It's about a new cure for female hysteria, the vibrator, invented by a doctor in the 1880s. His wife, who feels unconnected to her new baby whom she can't feed and her unsympathetic husband, puzzles at the noise going on in the next room, the doctor's consulting room.

"It's really a look at science versus nature in a global sense, but you've got this wonderful costume drama approaching a subject that is as uncomfortable now just as much as it was then.

"With the invention of electricity and so many people unsure of what that was and what it would bring, it adds this wonderful sense of vulnerability for all the characters in that piece.

"I love all the layers in it and it takes a look at female sexuality on many other levels, too. Visually, it will be very sumptuous and lush and rich and with seven people and intense costuming, without going down the path of a traditional period drama."

In the July school holidays, Dan Bain will present A Paintbox of Clowns, a silent piece full of colour, light, fun and physical theatre, she said.

In August, Macgregor will direct Heroes, "a sweet French play" by Gerald Sibleyras and translated by Tom Stoppard, about three World War 1 veterans planning their escape from a veterans' home.

"There's something that really moves me about this piece. There's a reasonable amount of comedy in it but there's something really haunting that says a lot about loss to me.

"They fantasise about the young girls who are passing and the value of their place in society when they were fighting the war and how they are forgotten and hung out to dry. I find it quite sad but beautiful."

After the visiting arts festival shows, the theatre winds up the year with a Christmas extravaganza, Calendar Girls, by Tim Firth.

It's about a group of ordinary Women's Institute members who pose for a (tasteful) nude calendar to raise money for leukaemia research, as one of their group has lost her husband to it.

Beside the main-stage shows, Macgregor and her team are excited over the theatre's behind-the-scenes initiatives.

As part of its commitment to making the theatre more accessible, it is offering special performances for the visually impaired with Anna Henare and support from Arts Access Aotearoa, which were successfully trialled last year with A Shortcut to Happiness.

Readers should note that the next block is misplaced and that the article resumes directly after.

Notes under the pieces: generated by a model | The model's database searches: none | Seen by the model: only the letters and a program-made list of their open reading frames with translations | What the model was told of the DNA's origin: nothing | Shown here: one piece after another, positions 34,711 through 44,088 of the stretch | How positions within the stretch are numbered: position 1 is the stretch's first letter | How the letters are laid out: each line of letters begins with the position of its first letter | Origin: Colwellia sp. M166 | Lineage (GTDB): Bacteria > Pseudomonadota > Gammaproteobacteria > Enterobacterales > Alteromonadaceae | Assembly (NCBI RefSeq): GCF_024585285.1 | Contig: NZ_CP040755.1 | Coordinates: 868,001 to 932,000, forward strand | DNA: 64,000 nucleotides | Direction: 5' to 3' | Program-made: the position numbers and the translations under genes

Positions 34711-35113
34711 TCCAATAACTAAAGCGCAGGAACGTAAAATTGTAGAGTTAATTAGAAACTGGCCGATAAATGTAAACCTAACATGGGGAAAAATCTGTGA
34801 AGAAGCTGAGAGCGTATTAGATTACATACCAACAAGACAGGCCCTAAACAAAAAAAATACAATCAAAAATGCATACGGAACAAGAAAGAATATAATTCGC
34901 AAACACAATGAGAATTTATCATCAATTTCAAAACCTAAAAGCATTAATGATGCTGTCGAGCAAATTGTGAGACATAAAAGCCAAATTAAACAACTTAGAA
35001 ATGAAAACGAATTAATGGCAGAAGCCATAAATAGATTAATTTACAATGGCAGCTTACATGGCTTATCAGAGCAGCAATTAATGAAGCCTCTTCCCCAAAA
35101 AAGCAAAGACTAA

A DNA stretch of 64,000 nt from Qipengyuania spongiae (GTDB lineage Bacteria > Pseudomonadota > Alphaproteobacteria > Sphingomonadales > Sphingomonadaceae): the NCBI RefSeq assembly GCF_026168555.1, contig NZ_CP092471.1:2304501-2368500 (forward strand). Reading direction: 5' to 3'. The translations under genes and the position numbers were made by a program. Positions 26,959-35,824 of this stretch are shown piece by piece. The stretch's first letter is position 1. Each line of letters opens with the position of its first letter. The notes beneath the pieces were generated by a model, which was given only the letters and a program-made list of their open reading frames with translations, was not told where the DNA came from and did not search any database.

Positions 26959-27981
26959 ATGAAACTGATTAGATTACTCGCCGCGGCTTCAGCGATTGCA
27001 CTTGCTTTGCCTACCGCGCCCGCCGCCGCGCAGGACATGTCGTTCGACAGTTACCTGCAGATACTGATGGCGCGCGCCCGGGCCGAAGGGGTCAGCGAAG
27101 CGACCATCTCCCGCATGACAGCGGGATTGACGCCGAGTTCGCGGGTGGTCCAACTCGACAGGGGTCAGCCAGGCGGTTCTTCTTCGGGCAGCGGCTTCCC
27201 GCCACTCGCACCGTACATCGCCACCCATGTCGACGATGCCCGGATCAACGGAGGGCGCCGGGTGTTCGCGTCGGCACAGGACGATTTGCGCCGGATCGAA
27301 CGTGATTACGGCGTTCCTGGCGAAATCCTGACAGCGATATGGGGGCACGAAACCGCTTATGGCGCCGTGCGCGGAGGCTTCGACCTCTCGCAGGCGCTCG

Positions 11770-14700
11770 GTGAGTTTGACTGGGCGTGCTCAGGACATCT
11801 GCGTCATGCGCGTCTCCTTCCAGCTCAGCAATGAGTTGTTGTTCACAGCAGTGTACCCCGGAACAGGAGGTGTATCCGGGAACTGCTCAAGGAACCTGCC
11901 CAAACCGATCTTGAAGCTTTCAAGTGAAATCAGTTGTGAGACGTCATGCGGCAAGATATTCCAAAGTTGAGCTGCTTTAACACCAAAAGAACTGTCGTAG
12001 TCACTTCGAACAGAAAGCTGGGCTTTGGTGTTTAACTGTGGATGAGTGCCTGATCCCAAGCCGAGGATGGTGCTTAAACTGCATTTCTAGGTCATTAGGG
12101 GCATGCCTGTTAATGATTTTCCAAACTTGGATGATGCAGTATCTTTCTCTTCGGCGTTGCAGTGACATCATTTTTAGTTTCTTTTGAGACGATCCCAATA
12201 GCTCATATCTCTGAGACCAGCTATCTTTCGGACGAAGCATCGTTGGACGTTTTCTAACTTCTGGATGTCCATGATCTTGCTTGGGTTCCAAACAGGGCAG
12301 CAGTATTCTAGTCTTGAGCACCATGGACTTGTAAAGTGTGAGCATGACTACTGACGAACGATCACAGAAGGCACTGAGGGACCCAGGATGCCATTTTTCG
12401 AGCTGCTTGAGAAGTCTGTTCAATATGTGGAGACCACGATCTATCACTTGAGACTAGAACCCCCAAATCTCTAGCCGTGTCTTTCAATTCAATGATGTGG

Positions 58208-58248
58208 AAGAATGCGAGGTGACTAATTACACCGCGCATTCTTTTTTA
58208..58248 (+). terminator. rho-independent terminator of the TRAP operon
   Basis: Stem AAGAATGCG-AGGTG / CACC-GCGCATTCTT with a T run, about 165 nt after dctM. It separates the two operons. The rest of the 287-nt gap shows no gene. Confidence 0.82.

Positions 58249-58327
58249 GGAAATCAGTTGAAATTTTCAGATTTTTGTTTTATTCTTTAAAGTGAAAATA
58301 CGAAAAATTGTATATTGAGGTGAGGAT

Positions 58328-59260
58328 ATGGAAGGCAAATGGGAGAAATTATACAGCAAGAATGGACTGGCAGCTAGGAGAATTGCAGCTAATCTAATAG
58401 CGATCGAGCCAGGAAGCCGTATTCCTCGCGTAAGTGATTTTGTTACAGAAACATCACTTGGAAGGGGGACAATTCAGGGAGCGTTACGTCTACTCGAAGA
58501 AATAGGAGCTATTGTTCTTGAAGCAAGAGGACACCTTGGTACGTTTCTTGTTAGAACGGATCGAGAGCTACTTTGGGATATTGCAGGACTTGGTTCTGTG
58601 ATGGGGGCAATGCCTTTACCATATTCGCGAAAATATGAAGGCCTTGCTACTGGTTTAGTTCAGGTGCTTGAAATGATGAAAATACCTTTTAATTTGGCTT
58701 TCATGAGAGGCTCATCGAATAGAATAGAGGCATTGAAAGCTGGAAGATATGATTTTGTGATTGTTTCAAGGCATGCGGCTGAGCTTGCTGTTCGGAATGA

Patrons arrive early, meet the cast, go on stage and touch the props, then during the show they listen to a description of the performance on audio sets.

The theatre has put aside funds for a dramaturg (script adviser), director and professional actors to workshop two new plays, Richard Huber's St Joan on Broadway and Oamaru playwright Paul Baker's Night visitors, with a view to producing them in future.

There will also be a 10-week young playwright initiative in which four young playwrights and two emerging directors will work every weekend with a dramaturg to develop 15-minute pieces to be performed in the studio.

"To me it's really vital that our young directors are garnering the skills. It's just as important for directors to understand the dramaturgical process and what that means working with a new work.

"A lot of theatre writers these days are writing scenes shifting from one place to another and back and forwards in time, which is easy to do in the movies, but not so easy in a theatre."

A dramaturg looks at the structure of a play and ascertains what needs work. They are like a third eye to ensure the right questions are asked for the playwright to come up with the solutions themselves.

Even well-published playwrights go through the process, narrowing down, editing, rearranging, making sure the structure is strong and that all the characters are clear and you know the journey of each of them before the play goes into production, she said.

"Young, Wild and Fortunate" run by young people for other young people was trialled last year and will continue this year with three professional directors mentoring the young directors. The group will perform in the studio from time to time.

And for those who want to hear new New Zealand plays read aloud, Stage South offers public readings every six weeks on Saturday afternoons.